Medium pacer TP Sudhindra, the highest wicket-taker in Ranji trophy last season, earned the dubious distinction of becoming the third cricketer to be banned for life by the Board Of Control for Cricket in India for match-fixing.
The Andhra Pradesh-born cricketer, who played for the rebel Indian Cricket League before earning BCCI amnesty and representing Deccan Chargers in IPL 5, was the highest wicket taker (40 wickets) in Ranji Trophy last season playing for Madhya Pradesh.
However, he has now joined the ranks of former India captain Mohd. Azharuddin and former ODI cricketer Ajay Sharma to get a life ban from the BCCI.
Azharuddin, now a Member of Parliament, and former Delhi batsman Sharma were held guilty of match-fixing 12 years ago by the BCCI based on CBI report that probed the scandal after the late South Africa skipper Hansie Cronje confessed to have fixed some international matches and named Azharuddin as the person to introduce him to Indian bookies.
Sharma was also handed out a life ban while Ajay Jadeja and Manoj Prabhakar were also found guilty by the BCCI and handed out five-year ban in one of the biggest scandals to hit Indian cricket in 1999-2000.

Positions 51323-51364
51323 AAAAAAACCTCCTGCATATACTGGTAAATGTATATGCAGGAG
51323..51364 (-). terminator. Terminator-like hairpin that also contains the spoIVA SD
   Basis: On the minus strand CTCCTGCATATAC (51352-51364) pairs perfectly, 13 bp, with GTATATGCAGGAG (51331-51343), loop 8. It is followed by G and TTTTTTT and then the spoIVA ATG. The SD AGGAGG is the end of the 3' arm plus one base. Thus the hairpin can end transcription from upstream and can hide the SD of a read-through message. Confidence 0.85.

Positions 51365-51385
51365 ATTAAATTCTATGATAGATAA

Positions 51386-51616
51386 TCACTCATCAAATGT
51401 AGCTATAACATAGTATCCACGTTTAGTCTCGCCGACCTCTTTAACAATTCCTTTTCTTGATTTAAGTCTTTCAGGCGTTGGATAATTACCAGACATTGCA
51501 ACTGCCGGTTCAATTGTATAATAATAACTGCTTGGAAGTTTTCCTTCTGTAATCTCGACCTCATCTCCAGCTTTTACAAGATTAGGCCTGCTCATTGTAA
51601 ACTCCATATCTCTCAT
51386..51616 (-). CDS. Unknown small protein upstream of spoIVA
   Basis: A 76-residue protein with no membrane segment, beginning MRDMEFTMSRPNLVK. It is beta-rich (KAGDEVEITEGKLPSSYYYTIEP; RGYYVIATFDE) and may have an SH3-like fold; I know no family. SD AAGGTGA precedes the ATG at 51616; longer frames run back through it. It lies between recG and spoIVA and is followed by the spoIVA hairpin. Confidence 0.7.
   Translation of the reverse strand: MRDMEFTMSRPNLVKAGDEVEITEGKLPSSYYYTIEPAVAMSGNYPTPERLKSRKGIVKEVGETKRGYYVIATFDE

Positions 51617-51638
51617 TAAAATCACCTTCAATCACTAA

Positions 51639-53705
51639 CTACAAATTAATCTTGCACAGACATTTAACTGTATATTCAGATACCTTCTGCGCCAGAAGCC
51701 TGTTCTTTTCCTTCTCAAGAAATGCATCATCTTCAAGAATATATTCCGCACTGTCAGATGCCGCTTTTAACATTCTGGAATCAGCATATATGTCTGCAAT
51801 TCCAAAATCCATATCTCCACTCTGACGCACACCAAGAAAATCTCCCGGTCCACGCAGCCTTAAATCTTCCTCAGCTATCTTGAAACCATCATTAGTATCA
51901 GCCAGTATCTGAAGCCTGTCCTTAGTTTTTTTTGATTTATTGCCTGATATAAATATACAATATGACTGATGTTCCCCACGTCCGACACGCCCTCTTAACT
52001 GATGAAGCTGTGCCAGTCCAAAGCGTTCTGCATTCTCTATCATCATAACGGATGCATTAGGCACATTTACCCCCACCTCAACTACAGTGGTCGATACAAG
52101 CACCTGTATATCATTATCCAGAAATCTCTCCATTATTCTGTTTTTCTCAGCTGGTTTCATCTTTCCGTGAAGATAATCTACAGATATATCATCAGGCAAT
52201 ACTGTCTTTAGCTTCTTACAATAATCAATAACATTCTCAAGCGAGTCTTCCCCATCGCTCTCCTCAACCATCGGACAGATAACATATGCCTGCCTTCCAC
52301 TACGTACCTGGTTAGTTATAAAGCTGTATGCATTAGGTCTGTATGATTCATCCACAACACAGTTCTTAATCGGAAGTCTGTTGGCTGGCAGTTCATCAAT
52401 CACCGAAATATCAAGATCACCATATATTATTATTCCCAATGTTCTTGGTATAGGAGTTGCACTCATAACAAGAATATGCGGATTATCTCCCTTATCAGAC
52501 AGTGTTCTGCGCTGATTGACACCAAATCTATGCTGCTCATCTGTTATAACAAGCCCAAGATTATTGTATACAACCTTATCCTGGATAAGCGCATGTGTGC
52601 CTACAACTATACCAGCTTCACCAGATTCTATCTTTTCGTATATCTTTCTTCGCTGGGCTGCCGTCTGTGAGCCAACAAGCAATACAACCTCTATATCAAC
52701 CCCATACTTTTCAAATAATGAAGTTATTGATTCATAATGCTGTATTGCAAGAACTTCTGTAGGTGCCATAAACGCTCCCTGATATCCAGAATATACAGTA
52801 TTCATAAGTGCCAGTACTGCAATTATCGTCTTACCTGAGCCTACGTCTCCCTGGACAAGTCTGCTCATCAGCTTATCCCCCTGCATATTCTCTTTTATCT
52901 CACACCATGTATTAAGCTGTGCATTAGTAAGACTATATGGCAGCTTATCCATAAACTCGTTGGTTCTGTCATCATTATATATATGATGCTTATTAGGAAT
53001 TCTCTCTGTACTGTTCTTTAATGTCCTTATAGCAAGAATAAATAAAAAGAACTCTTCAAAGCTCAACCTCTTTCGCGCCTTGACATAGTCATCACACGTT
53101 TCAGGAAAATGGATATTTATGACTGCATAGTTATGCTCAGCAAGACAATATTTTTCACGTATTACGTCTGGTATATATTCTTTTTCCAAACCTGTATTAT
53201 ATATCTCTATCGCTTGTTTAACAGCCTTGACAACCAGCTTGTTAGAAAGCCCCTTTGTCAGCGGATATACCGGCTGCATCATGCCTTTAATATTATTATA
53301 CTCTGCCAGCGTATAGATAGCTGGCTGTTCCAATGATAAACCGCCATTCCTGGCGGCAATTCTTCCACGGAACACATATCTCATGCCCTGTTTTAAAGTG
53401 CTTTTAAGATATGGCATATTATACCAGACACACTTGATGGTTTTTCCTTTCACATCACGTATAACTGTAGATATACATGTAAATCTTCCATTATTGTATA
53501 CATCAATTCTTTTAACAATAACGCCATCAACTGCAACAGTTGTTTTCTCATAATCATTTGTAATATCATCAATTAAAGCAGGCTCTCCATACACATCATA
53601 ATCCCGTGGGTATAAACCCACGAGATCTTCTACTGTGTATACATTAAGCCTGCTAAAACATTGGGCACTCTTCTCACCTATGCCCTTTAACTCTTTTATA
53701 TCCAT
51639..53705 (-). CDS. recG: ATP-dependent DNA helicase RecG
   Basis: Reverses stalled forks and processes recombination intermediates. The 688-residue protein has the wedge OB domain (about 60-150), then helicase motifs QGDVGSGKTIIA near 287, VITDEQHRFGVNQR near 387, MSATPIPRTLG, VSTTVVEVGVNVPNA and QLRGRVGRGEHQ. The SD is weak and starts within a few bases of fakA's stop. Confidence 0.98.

The BCCI's three-member Disciplinary Committee on Saturday, headed by President N Srinivasan, held Sudhindra "guilty of actually receiving a consideration to spot-fix in a domestic cricket match, and hence imposed exemplary penalty on him."
"Sudhindra has been debarred for life, from playing any cricket matches conducted or authorised by the ICC or BCCI, or any affiliated unit of the BCCI," the Board said.
Sudhindra will not be entitled to the monthly gratis, benevolent fund, benefit match or any other facility offered to players by the BCCI. He also cannot hold any position in any cricket association affiliated to the BCCI for life.
The 28-year-old Sudhindra was caught in a sting operation by a TV channel during IPL 5 along with four other cricketers -- Shalabh Srivastava, Mohnish Mishra, Abhinav Bali and Amit Yadav -- who were also punished with lesser bans.